Friday, March 6, 2009

To Dither or Not to Dither, that is the Question

Score another one for CR, who reports today that a Fed President has finally come around to the idea that the big banks are too big and sick to succeed, in "Fed's Hoenig: 'Too Big has Failed'" (this links to Calculated Risk's post on the topic).

Here is one small quote from the Hoenig speech itself, the link to which is here.

Third, if institutions -- no matter what their size -- have lost market confidence and can’t survive on their own, we must be willing to write down their losses, bring in capable management, sell off and reorganize misaligned activities and businesses, and begin the process of restoring them to private ownership.

Meanwhile, if you are wondering why the stock market goes down almost every day and almost every week, Dr. Krugman opined in a New York Times op-ed yesterday as to why; the title gives his point away: "The Big Dither".

MSN Encarta defines "dither" as a noun meaning a state of nervous agitation or indecisiveness.

Clearly Krugman means the latter. From his op-ed:

Last month, in his big speech to Congress, President Obama argued for bold steps to fix America’s dysfunctional banks. “While the cost of action will be great,” he declared, “I can assure you that the cost of inaction will be far greater, for it could result in an economy that sputters along for not months or years, but perhaps a decade.”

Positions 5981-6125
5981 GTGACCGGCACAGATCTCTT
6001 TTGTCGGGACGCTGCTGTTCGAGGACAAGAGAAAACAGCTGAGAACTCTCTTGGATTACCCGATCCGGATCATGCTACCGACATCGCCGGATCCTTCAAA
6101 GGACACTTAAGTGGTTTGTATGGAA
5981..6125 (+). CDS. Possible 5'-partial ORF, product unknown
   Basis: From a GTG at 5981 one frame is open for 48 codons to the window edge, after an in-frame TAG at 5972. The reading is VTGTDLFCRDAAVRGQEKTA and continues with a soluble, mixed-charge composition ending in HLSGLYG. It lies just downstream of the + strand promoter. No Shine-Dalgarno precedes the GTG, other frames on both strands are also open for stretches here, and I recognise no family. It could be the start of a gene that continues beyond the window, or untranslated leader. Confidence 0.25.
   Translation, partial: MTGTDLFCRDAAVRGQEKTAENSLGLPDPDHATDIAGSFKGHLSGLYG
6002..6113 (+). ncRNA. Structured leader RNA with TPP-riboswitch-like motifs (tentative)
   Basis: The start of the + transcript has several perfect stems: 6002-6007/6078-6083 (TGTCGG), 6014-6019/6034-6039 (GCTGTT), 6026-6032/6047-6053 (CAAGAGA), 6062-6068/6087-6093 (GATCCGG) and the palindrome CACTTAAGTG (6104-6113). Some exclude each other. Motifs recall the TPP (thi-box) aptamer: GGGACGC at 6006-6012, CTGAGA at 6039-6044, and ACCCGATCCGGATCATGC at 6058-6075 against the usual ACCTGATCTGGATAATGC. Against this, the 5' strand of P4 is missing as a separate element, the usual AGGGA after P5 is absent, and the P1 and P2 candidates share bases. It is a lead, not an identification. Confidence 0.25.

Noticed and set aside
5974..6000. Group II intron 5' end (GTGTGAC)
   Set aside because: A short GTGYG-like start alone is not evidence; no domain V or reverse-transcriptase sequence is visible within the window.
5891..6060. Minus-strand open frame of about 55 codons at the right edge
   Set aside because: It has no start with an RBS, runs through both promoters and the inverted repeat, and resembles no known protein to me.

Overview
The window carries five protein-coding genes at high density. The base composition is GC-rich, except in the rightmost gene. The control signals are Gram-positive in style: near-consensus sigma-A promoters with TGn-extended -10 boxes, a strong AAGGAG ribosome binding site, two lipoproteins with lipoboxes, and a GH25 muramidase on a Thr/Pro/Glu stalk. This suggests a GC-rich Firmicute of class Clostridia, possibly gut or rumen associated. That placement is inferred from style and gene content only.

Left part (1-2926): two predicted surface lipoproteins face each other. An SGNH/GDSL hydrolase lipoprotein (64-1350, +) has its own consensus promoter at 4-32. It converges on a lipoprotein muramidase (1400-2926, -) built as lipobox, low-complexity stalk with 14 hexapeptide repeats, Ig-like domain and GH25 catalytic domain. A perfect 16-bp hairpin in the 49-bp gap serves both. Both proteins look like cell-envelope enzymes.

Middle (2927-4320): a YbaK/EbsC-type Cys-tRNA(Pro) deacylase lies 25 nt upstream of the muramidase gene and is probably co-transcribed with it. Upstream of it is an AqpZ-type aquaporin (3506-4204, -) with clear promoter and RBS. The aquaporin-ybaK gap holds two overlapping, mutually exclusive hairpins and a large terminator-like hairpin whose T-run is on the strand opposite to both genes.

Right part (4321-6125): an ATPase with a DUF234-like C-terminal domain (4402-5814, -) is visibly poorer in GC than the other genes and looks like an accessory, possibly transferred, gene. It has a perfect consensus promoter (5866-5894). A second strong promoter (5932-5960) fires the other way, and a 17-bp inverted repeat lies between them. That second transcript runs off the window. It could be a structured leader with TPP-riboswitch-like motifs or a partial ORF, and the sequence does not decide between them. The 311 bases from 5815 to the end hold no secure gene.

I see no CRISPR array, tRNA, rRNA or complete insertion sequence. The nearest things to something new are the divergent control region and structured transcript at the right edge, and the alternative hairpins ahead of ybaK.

Many analysts agree. But among people I talk to there’s a growing sense of frustration, even panic
(emphasis added), over Mr. Obama’s failure to match his words with deeds. The reality is that when it comes to dealing with the banks, the Obama administration is dithering. Policy is stuck in a holding pattern.

While the Hoenig speech is lengthy, please read CR's post on it, and please read the Krugman editorial, which is concise.

As predicted in this blog since last year, the Obama administration early on made up its mind to continue the Bush-Paulson-Bernanke-Reid-Pelosi-Frank plan of doing nothing other than throwing money at the banksters who caused this mess and have been extorting money in unbelievable quantities, threatening to huff and puff and blow the house down if they didn't get the money. But they are bluffing. Their wealth is in the house, too.

At least there are hopeful signs that more than some bloggers and academics are realizing that dithering is no policy and that the public has an interest that is opposite from that of the banksters.

Everyone knows that the stock market is poised for a sharp move in one direction or the other.
The end of the first phase of the bear market is in sight if President Obama would find an excuse for Tim Geithner to resign and persuade Dr. Bernanke to go back to Princeton, and bring in some Swedes and Japanese who resolved their banking crises a decade or more ago to advise the President and the new heads of Treasury and the Fed.

In the meantime, the more the new president focuses on healthcare, green energy, and war in Afghanistan, the more he looks out of touch. The economy is the only paramount issue, and the major problem with the economy is the parlous state of the large complex financial institutions. Be not fooled by early polls. Mr. Obama is actually trailing one G W Bush in popularity at an equivalent time in each presidency.

Adjusted for inflation now vs. deflation in 1929-31, the stock market crash to date is the worst in the last century for the length of the bear market to date (about 17 months). Sooner rather than later, Barack Obama will own this economy in the minds of the public.

Dither no more, Mr. Obama. Tear down these banks.

Copyright (C) Long Lake LLC 2009

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